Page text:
Drop the GUI, get the Command LineOne sign of an experienced developer is the ability to use the command line interface. Mac users control this through Terminal, while Windows users will want to get the Cygwin tool, a massive improvement over the standard Windows command line tool. A few basic commands are enough for now: just learn to navigate the folder structure, change directories, make, edit, and delete files. Learn the basics here. For experienced users, Windows 10 now fully supports an Ubuntu-based shell, allowing Linux to run seamlessly on Windows devices. Learn more about Linux for Windows here.
Git and GithubEven the best developers make mistakes, especially when working with a team. One way to minimize mistakes and confusion is through version control, and one of the most popular tools for this is Git. Start off with the basics (create a repository, clone, push, pull, stage and commit local changes) before moving onto more advanced topics like branching. Get started with this basic guide. Once you have Git, you'll need a Github to show off your stuff. Why? Github allows you to showcase your code to other developers and prospective employers. Think of it as a social network where you can share your code; this is a great way to show others what you can do and what you interests are. Chances are most employers will want to see an active Github and a consistent commit history from anyone they'd consider hiring. Get started with Github here.
Pick a text editorNow we're ready to actually get started writing code, but first we need to chose an editor. For a beginner, it's best to go with an established choice like Sublime Text or Notepad++. More ambitious developers may be tempted to dive in with more advanced choices like vim, Emacs, or an integrated developer environment (IDE), but for now it's best to stick with a simple editor that can get you up and running quickly. Want a more robust editor that's still easy to use? Try Atom, an increasingly popular choice from the Github team. Atom is loaded with new features, styles, and many open-source plugins available online so you can make Atom your own.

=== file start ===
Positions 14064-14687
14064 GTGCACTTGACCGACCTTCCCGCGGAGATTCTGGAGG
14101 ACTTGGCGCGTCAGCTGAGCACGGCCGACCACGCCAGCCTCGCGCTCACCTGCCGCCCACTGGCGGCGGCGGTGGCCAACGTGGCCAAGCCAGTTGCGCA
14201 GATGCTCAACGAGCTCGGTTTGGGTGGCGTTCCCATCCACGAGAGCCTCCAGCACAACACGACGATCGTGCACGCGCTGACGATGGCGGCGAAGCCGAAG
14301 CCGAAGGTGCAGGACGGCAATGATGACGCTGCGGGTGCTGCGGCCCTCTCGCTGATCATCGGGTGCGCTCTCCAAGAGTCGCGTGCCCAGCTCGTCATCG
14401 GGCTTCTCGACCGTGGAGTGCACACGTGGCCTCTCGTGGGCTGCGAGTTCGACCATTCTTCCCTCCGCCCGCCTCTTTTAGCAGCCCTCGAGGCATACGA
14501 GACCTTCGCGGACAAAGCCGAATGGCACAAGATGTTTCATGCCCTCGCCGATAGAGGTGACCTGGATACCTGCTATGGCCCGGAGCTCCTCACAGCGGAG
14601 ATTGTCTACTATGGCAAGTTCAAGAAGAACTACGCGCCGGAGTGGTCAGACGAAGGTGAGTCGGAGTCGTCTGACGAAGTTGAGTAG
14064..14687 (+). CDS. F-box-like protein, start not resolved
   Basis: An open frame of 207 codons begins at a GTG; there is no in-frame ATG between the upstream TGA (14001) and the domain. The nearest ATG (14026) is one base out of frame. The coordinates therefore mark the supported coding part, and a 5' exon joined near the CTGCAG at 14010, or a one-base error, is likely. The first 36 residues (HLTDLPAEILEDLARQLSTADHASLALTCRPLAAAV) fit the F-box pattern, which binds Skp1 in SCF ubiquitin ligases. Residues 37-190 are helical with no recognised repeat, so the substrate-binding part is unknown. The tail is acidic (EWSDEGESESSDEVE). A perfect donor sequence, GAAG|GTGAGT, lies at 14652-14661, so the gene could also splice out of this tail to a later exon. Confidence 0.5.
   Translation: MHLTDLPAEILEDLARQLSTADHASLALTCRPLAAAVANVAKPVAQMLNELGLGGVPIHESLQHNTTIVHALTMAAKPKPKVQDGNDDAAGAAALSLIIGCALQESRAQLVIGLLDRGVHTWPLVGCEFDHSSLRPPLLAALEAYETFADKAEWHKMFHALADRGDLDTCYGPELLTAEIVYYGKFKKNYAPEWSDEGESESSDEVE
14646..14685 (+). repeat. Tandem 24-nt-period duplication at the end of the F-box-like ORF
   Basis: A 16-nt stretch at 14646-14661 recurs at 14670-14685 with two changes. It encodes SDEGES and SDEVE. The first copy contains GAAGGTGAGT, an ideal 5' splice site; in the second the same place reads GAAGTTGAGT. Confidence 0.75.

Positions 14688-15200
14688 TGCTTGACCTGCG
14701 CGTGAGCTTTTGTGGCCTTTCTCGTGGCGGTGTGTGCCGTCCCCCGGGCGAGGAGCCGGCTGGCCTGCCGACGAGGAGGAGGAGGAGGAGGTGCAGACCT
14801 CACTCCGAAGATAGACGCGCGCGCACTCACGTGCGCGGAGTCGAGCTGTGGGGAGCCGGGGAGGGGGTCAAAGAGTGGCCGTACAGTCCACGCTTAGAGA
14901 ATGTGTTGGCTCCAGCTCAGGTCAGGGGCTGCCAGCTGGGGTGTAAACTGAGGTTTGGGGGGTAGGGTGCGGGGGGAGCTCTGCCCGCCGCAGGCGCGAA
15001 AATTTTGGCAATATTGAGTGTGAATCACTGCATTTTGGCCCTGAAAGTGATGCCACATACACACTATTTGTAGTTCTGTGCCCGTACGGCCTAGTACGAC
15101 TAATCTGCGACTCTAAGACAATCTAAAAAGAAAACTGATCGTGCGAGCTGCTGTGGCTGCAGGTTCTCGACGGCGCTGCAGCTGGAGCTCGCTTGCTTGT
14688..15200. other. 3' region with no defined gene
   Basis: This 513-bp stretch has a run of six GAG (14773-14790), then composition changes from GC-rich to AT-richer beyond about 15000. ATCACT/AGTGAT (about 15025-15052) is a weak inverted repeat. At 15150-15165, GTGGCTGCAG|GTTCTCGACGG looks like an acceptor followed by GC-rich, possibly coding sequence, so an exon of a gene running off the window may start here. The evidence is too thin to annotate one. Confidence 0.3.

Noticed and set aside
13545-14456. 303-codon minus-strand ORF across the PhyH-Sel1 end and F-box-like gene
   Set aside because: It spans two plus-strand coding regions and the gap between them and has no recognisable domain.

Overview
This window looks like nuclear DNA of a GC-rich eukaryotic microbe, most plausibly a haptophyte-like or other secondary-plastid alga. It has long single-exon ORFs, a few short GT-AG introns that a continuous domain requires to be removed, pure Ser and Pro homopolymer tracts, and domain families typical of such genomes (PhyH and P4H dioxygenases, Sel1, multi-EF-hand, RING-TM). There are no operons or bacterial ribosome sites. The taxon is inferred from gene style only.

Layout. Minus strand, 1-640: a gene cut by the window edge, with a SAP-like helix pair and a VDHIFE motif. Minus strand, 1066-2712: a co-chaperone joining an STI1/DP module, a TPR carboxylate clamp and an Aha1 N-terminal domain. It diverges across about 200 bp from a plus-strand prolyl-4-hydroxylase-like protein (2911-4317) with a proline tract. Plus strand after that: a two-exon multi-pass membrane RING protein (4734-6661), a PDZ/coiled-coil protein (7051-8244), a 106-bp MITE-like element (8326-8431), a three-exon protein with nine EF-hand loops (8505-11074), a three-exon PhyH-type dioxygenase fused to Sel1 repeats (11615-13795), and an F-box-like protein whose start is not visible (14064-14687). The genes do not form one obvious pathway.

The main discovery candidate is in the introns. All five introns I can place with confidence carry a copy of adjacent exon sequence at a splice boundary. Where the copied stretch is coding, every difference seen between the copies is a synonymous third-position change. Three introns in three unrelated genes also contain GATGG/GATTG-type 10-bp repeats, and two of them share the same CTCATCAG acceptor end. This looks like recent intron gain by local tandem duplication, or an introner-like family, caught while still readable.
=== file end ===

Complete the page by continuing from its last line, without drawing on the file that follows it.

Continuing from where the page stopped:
Start with HTML and CSSAs a developer, you have many different choices when it comes to languages and frameworks. But one thing is certain: you'll use HTML and CSS somewhere along the way. These two technologies form the basic building blocks for all other web development, so they must be the first thing you learn. Start with the most basic pieces and then get more specific. Learning the basic elements and how they nest together is more important than memorizing every HTML5 tag and CSS3 special tag. Likewise, learning classic HTML design patterns may seem like a waste of time in the beginning, but it will lay the foundation you use to structure every website or app you ever build.
Learn to use the DOM and Developer toolsModern web browsers provide a lot of interesting tools you can use to make your work a whole lot easier. While all browsers have their strengths, Google Chrome is considered the strongest in terms of development tools and Document Object Model (DOM) manipulation. Get started with Chrome Developer tools here and learn more about the DOM here.
Pick a language and stick with itTrends come and go, but developers who want a long-term career must eventually choose. First off, pick a language. Your choice of language will determine your choice of frameworks and libraries, if any. Many developers think that learning the basics of a framework is enough to get around learning an actual language, but this is only a temporary solution. Instead, learn the core language surrounding a framework and it will become clear when and where (if ever) to use frameworks and libraries, and you will have a skill set that outlasts the temporary popularity of any one framework.
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